Court News Ohio
Court News Ohio
Court News Ohio

Attorney Who Owned Mobile Phone Business Suspended for Tax Fraud

The Ohio Supreme Court today suspended a Central Ohio attorney who spent a year in prison for filing a false federal tax return.

The Supreme Court unanimously voted to suspend Scott Atway of Powell for two years, and a majority of the court gave him credit for the more than 18 months he served under an interim suspension imposed by the Court in 2018. Atway, who in addition to being a self-employed attorney, formerly owned multiple Verizon Wireless stores in Central Ohio.

Atway admitted to not accurately reporting the income from the stores to his tax preparer for tax years 2010 to 2012. In 2017, he pleaded guilty to one count of willfully filing a false tax return. The Board of Professional Conduct found Atway’s illegal conduct adversely reflected on his honesty and trustworthiness. In a per curiam opinion, the Court stated it agreed with the board’s assessment.

Justices Judith L. French, R. Patrick DeWine, Michael P. Donnelly, and Melody J. Stewart voted to adopt the board’s recommendation of a two-year suspension with credit for time served. Chief Justice Maureen O’Connor and Justices Sharon L. Kennedy and Patrick F. Fischer stated they would not have granted credit for time served.

Attorney Made Lavish Purchases
Atway pleaded guilty to a bill of information for filing a false tax return for the 2010 tax year and acknowledged his actions resulted in the loss of $250,000 to $1.5 million in federal income-tax revenue. Atway also acknowledged that, during the three years, he did not accurately report his income from the phone stores, and that he purchased five “high-end” vehicles and bought a luxury home to which he made extensive improvements.

He also failed to file a tax return for 2013, even though he generated income from his law practice, the stores, and a real-estate holding company.

Atway was sentenced in October 2018 to one year in federal prison and one year of supervised release. The Court imposed an interim suspension based on the conviction , and Atway has been under that suspension since then. He also was ordered to pay $605,000 in fines and restitution. He fully paid that restitution to the federal government in November 2019.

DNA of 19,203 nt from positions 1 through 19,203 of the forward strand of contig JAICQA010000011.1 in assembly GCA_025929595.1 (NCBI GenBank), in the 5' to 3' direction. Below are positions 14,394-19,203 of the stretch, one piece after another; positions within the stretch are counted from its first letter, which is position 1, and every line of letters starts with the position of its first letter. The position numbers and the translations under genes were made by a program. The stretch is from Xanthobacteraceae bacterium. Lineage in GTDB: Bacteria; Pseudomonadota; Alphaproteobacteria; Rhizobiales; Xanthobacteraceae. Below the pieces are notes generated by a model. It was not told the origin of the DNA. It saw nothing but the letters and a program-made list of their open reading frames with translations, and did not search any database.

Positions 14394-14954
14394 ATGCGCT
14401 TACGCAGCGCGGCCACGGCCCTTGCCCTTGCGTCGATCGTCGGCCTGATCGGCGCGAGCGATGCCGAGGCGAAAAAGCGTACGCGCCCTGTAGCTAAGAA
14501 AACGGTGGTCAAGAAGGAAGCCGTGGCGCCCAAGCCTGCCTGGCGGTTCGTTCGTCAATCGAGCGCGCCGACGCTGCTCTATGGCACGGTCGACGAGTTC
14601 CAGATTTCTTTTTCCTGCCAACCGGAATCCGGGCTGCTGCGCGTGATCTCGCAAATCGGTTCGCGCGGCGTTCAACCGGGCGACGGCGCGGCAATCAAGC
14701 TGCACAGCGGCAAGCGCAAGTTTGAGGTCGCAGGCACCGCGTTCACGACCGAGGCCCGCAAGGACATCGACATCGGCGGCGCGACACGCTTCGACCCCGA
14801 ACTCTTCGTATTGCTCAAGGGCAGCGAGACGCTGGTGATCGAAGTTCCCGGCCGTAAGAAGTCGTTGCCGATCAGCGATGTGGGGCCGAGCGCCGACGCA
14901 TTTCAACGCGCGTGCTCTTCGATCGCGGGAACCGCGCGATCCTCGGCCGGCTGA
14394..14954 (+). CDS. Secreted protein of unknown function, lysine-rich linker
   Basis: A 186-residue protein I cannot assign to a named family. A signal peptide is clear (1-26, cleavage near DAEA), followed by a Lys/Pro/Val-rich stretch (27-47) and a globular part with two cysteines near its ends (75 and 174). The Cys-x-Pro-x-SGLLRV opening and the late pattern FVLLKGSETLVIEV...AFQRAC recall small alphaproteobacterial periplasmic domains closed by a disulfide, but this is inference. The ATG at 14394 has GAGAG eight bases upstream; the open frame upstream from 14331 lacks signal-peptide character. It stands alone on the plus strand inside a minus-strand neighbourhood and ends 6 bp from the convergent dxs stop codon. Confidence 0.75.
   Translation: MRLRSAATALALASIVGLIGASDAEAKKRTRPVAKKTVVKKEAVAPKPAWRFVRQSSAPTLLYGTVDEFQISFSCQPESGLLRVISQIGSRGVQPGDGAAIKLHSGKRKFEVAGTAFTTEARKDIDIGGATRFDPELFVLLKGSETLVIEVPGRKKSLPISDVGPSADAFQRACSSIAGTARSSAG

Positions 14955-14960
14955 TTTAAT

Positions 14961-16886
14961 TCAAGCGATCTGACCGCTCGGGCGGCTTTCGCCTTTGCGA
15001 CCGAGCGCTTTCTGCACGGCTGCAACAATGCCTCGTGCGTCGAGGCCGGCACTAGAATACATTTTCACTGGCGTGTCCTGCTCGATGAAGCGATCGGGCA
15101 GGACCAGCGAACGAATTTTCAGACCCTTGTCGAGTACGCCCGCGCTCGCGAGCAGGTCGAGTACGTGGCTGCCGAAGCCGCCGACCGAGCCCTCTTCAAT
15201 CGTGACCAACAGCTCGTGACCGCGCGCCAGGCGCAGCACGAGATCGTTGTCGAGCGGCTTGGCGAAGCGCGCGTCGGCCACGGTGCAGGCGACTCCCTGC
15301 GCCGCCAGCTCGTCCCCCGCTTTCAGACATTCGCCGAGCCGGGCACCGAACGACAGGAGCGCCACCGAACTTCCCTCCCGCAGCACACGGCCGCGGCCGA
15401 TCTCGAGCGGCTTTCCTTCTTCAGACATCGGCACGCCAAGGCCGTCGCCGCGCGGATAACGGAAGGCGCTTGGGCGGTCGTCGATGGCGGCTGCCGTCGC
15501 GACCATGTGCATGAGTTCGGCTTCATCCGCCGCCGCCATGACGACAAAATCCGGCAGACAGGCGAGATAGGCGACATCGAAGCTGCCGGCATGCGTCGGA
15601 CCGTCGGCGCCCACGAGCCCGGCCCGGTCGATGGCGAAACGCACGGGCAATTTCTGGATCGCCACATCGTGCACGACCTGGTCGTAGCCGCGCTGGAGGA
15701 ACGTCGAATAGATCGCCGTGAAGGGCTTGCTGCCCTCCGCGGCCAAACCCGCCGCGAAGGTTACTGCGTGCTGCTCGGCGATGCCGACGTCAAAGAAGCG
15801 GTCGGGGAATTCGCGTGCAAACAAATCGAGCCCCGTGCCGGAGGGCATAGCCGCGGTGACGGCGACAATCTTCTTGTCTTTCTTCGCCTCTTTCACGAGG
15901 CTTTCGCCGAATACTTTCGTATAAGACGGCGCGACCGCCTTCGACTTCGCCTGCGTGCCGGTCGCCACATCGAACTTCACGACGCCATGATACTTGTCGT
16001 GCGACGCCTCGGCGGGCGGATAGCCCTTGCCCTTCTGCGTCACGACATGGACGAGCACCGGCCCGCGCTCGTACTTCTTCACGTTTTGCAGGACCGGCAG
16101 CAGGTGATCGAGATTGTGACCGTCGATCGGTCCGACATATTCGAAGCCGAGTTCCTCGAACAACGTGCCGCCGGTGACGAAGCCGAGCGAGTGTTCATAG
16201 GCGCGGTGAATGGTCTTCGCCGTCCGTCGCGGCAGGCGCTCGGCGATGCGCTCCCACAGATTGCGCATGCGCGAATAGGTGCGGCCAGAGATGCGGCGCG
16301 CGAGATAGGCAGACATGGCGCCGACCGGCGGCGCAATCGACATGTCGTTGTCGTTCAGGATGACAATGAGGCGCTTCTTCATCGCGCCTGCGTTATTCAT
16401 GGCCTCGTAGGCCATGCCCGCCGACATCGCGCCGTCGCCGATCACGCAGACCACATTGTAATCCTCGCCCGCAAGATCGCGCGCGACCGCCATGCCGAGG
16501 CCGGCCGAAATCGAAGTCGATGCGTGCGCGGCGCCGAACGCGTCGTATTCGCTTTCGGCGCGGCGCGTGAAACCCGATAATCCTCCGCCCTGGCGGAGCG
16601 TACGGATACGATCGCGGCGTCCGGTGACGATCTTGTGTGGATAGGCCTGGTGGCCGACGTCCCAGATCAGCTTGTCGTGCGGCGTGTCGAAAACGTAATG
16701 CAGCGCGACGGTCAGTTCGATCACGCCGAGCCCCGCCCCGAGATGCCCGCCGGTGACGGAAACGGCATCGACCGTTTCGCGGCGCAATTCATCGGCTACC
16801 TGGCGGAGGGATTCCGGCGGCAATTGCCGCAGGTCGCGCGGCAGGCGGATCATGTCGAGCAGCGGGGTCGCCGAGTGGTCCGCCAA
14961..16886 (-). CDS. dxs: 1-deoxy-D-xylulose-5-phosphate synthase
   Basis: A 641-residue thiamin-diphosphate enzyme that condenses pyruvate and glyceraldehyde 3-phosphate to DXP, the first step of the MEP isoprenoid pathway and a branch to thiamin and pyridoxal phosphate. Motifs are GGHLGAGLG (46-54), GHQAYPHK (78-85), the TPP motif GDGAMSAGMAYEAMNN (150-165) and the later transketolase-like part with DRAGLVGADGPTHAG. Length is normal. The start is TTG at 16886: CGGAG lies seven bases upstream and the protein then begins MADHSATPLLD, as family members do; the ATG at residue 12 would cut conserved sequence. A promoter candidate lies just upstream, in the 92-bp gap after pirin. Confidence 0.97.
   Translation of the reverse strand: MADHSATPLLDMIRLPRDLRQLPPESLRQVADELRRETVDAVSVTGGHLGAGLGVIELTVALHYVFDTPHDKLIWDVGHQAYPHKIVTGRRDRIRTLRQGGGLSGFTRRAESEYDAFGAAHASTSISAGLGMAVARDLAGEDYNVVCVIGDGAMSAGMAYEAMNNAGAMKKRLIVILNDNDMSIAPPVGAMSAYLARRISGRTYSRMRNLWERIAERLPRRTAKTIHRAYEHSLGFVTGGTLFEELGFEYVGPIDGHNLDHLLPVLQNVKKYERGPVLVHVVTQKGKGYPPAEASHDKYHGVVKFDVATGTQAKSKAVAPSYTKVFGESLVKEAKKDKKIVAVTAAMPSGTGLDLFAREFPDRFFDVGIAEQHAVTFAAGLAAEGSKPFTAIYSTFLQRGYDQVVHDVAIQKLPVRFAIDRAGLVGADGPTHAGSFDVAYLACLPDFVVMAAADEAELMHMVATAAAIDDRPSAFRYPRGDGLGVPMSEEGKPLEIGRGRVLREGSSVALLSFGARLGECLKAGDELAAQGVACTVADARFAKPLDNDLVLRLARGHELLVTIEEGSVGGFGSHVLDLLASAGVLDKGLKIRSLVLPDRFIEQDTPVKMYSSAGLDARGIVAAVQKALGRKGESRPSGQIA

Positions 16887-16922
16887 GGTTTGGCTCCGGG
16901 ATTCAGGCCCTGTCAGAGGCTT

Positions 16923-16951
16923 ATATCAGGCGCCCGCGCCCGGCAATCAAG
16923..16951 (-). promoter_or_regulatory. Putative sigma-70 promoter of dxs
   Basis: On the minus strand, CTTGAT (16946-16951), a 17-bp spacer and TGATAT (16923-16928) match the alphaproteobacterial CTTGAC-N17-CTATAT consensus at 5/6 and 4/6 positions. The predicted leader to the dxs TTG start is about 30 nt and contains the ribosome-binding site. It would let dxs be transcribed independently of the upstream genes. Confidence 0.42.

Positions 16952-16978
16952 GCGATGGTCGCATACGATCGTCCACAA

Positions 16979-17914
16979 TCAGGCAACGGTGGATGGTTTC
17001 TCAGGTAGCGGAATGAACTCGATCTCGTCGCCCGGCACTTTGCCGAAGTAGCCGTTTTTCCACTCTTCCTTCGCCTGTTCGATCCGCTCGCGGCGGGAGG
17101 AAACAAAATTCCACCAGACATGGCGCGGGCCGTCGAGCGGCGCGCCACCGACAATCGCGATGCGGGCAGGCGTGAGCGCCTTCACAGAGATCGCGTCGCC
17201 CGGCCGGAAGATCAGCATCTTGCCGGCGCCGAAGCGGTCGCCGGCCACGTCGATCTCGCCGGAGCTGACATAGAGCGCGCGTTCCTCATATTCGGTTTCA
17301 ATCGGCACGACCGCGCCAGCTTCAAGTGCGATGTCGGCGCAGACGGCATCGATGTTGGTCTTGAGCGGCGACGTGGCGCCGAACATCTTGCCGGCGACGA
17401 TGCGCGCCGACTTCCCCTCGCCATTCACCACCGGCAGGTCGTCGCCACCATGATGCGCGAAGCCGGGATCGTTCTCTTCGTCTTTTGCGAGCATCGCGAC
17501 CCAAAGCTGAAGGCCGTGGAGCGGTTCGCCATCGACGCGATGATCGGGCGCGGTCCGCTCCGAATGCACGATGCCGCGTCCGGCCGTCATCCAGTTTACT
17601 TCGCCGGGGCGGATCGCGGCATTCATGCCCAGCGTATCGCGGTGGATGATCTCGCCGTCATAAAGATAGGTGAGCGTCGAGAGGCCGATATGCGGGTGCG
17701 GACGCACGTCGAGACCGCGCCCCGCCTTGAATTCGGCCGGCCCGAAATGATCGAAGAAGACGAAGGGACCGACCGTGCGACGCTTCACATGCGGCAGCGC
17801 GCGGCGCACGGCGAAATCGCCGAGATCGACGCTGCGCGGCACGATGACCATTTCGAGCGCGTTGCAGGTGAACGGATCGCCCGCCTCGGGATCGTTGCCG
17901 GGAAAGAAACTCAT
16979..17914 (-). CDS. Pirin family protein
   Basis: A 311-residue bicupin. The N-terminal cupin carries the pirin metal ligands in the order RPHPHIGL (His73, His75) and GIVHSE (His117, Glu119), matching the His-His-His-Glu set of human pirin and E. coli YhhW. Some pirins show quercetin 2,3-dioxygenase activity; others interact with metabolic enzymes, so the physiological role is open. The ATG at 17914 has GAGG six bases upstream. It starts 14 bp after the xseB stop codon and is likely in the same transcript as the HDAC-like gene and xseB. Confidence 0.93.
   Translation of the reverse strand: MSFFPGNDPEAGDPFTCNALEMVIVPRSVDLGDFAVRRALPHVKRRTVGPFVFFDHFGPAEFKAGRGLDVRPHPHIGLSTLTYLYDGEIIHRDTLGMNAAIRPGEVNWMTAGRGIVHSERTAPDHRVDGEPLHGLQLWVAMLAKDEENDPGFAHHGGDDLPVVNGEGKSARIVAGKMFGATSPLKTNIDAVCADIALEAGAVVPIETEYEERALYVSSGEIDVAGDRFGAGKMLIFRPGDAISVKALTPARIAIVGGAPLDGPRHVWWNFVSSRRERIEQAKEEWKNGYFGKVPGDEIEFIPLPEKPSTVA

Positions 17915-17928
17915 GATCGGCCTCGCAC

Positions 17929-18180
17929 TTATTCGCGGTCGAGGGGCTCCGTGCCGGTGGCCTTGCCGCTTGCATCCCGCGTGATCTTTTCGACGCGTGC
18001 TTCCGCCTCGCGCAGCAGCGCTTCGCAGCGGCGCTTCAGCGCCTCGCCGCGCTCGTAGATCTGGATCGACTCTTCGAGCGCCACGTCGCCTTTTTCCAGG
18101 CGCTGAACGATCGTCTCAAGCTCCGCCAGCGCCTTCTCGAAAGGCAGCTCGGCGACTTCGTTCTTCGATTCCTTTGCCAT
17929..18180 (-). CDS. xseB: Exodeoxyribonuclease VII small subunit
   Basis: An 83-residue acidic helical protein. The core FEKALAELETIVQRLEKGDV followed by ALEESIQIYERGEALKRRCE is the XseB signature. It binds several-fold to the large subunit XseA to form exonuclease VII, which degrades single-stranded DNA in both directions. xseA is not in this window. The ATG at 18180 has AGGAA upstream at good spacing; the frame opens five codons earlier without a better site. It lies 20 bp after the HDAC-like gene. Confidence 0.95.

The Office of Disciplinary Counsel filed a complaint against Atway with the board in May 2019 based on the felony conviction.

Board Considers Sanction
When considering a sanction to recommend for Atway, the board considered aggravating circumstances that could increase the penalty and mitigating factors that could lead to a lesser sanction.

The board found Atway acted with a dishonest or selfish motive. It also found he had no prior disciplinary record, made good-faith restitution, cooperated with the disciplinary process, submitted evidence of his good character and reputation, and suffered other penalties as a result of his conduct.

The board also noted the misconduct was not related to Atway’s law practice and no clients were harmed by his conduct. After reviewing sanctions imposed on other attorneys for filling false tax returns, the board concluded that the two-year suspension with credit for time served was appropriate, and a majority of the Court agreed.

2019-1741. Disciplinary Counsel v. Atway, Slip Opinion No. 2020-Ohio-2794.

Please note: Opinion summaries are prepared by the Office of Public Information for the general public and news media. Opinion summaries are not prepared for every opinion, but only for noteworthy cases. Opinion summaries are not to be considered as official headnotes or syllabi of court opinions. The full text of this and other court opinions are available online.

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